Adapting to Regeneration Methods


I have been wondering how much of an issue this is.

I feel only certain degrees of regeneration might be necessary post-certain trg sessions in case of diminishing returns.

I only know that if you use same regeneration methods (with the same parameters) over and over again, eventually you will accomodate as with any other mean. Try to bench 100kg all the time (with the same reps sets rest tempo etc) and soon after great results at the begining they will decrease and eventually stagnate and even retard your strength.

That’s my point exactly.

I also have been trying to understand/interpret/consider regneration as a stress also.

Does that make any sense?

I disagree. Massage cannot be compared to lifting weights. Contrast showers/ ice baths seem to lose their effectiveness if placed closer together but the regenrative effect is still in place.

I think massage too often can have a diminshing response also… no?

be careful to not confuse perception with reality. you compare how you feel from this moment to another and memories can be decieving (like that girl you thought was hot at the bar but woke up to her the next morning and screamed “dear god why”). but in a general since your body will adapt to any stimulus given to it. its like if you start to wear a ring at first you always feel it but later you can be looking right at it and not feel the thing on your finger. regeneration techniques such as hydrogen peroxide baths and ice massage inbetween sets will cause a stimuli that your body will inevitably adapt to, but massage i think that would always have a benefit and it feels ooo so good.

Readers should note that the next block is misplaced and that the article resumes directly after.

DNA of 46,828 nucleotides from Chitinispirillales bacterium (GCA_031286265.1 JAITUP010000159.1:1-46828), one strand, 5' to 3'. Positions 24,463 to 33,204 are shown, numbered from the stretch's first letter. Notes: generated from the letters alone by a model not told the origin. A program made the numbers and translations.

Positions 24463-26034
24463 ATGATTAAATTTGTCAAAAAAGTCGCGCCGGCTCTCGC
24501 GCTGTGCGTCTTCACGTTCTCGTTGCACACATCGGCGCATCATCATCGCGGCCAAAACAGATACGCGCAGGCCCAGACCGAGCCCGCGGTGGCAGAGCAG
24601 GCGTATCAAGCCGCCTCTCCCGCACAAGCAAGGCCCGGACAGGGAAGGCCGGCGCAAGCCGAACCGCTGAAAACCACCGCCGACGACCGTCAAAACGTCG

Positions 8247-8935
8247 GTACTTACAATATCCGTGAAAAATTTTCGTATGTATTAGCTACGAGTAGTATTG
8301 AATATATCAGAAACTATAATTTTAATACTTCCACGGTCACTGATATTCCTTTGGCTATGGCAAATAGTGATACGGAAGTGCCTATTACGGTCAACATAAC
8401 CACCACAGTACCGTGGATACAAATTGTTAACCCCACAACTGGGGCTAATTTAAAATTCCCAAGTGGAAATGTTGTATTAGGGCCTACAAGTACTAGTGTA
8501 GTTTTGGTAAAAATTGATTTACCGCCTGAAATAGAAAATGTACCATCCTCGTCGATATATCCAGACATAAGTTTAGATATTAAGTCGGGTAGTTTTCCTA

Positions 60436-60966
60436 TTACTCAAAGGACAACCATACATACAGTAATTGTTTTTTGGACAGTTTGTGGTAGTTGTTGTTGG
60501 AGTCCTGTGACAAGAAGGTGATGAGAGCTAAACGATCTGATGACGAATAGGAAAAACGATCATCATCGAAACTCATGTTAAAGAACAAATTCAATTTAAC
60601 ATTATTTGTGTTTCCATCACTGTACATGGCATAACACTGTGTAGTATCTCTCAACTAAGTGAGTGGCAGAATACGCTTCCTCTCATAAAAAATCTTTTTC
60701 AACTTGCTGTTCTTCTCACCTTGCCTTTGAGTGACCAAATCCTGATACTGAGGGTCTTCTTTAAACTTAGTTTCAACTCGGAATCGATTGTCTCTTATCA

You are giving your body a stimulus towards regenaration (hopefully so).Regeneration is a powerful complex bodily event. As such you can righteously consider it something your body will have to mobilize resources to adapt to.
What we usually mean by recovery or therapy actions are interventions merely resetting a perturbated functional state to the desired level . Again: hopefully so…

On what criteria do you judge the effectivness of regeneration means? On feeling good?

Regeneration means should be judged on the performance level (increased performance/decreased fatigue OBJECTIVLY measured) and not on “feeling good phenomena”!
I think Siff wrote about this in Supertraining, noting that some athletes felt excelent after the sauna but performed poorly…

Maybe the massage (what type) have the regenerative “effect” (measured with what?) all the time, but you must ask yourself do you practioner use the same pressure etc all the time or is it increasing it?
Massage have (1) mechanical effect (pumping blood and lympha, breaking adhesions etc), (2) neurological (affecting reflexes and tone), (3) psychological (feeling good phenomena). How is these effects related to performance and recovery processes?

And maybe the most important question that should be adressed, altought is not the subject of this thread is the following: